I was uttelry convinced to get a new Panny till I saw all the latest ones set up against the Pios. I bought a 6090, so did my dad.
 

Crispyduck

Standard Member
In the "olden days":rolleyes: when CRTs were the only things on offer, the Sony Triniton was amongst the best because when the screen was off, it looked inky black. This was a representation of how deep the blacks would be.

So when I viewed the plasmas in their off state, I was expecting them to be...well...blacker than LCDs. They clearly are not.

Surely a screen turned on can't get any blacker, can they:confused:
 

Siochain

Active Member
In the "olden days":rolleyes: when CRTs were the only things on offer, the Sony Triniton was amongst the best because when the screen was off, it looked inky black. This was a representation of how deep the blacks would be.

So when I viewed the plasmas in their off state, I was expecting them to be...well...blacker than LCDs. They clearly are not.

Surely a screen turned on can't get any blacker, can they:confused:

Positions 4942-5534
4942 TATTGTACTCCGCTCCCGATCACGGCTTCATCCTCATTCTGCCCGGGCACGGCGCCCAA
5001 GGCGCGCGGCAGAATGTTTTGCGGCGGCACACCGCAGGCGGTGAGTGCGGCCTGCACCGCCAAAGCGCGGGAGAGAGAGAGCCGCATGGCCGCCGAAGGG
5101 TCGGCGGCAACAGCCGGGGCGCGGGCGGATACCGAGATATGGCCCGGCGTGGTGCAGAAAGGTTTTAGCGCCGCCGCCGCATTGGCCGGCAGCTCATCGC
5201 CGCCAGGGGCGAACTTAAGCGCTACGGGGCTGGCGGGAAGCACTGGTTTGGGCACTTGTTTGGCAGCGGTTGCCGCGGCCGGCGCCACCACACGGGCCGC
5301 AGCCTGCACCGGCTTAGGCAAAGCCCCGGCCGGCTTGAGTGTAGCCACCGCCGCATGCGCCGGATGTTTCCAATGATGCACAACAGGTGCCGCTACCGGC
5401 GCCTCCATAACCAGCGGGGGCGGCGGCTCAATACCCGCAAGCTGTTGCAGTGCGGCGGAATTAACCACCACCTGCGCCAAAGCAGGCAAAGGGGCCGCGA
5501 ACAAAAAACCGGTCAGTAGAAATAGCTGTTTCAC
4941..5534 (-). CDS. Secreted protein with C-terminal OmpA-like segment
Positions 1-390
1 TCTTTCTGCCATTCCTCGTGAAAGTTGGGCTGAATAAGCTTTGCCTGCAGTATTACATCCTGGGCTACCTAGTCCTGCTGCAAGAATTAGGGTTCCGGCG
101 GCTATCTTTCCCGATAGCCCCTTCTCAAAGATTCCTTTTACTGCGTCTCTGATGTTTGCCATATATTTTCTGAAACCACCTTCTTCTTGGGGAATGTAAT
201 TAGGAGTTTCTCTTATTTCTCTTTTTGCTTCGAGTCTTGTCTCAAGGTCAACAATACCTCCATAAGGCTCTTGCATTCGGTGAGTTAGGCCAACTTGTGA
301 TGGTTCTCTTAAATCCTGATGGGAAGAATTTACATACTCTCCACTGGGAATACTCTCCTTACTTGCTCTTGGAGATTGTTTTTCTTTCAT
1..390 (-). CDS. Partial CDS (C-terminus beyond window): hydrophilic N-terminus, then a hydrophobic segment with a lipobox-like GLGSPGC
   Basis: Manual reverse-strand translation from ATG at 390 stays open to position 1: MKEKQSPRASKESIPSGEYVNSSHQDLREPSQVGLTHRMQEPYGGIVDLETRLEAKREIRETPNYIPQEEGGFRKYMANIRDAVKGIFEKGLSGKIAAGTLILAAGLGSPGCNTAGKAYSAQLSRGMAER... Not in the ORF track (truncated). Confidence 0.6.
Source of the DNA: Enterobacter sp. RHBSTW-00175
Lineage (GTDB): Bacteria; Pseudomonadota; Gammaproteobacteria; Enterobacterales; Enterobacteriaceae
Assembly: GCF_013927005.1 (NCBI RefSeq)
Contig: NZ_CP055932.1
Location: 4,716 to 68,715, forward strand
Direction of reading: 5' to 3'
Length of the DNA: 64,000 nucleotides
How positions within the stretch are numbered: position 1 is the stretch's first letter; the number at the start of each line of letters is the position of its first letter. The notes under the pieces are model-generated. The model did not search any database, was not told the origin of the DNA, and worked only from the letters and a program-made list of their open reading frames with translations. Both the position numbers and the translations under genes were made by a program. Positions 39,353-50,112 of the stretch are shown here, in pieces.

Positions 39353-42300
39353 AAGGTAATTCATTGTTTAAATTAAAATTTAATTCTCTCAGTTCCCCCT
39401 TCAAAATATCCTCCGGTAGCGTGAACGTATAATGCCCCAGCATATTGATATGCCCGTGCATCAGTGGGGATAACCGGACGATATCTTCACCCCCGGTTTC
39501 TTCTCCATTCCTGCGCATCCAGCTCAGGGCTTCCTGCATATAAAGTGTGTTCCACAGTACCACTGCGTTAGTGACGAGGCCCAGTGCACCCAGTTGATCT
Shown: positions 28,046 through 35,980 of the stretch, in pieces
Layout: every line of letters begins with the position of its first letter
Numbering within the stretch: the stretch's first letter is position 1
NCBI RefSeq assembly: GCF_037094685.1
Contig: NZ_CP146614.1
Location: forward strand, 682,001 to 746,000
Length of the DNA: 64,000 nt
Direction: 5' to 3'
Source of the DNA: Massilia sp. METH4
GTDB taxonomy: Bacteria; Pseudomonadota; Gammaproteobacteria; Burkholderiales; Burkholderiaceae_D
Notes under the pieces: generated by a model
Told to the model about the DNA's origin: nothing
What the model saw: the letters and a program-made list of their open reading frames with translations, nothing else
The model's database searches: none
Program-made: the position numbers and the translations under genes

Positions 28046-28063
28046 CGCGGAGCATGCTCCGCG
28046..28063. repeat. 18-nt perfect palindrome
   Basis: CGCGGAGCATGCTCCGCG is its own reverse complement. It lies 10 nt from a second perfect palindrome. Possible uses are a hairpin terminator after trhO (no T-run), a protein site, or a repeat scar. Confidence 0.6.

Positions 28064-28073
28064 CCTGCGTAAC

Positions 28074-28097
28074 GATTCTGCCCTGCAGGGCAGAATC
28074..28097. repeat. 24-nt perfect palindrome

Yes it can, seriously have a look at a kuro without ambient light directed to the screen, the room doesn't need to be pitch black either. Then you'll know why they called it Kuro.
as for lcd the lcd crystals don't produce their own light and need a florescent bulb to create light. trust me when you switch on an lcd the screen won't be black for long. Bright grey perhaps:D
 

Badger0-0

Distinguished Member
My panny PZ70 has a light screen in the off state, but in use blacks are as good as the bezel, which is decidedly darker (well it's black).

I tried the dynamic setting and I reckon that would suit gaming

That's not a good idea.
Whilst I've never had a problem, it makes sense to stick to game mode for gaming, at least until it's got some hours on the clock.

In fact, I'd go as far as to say it would be better because the LCDs seemed unbelievably bright, probably TOO bright.
Absolutely. They usually are in default "burn your eyes out" mode.

The simple trick is to look at some grass.
It invariably won't look right with any telly in default.

Stop worrying and just buy one, imo :D
 

Badger0-0

Distinguished Member
I don't know mate, but it just does :)
At least it looks like it to me :rolleyes:

That said, I remember CRTs that had decidely green screens when turned off, but went much darker when turned on.

I don't think the off state has much to do with it.
I'm sat here in my darkening living room and the screen looks very dark green/grey.
I can assure you the blacks will be much darker in use.
 

airmyx

Active Member
So would I. As it sounds contrary to basic physics...

Is it not just that when you look at a powered-off screen - you are essentially looking at a big dark object and you're iris opens further (taking in more light and making it seem less 'black) ?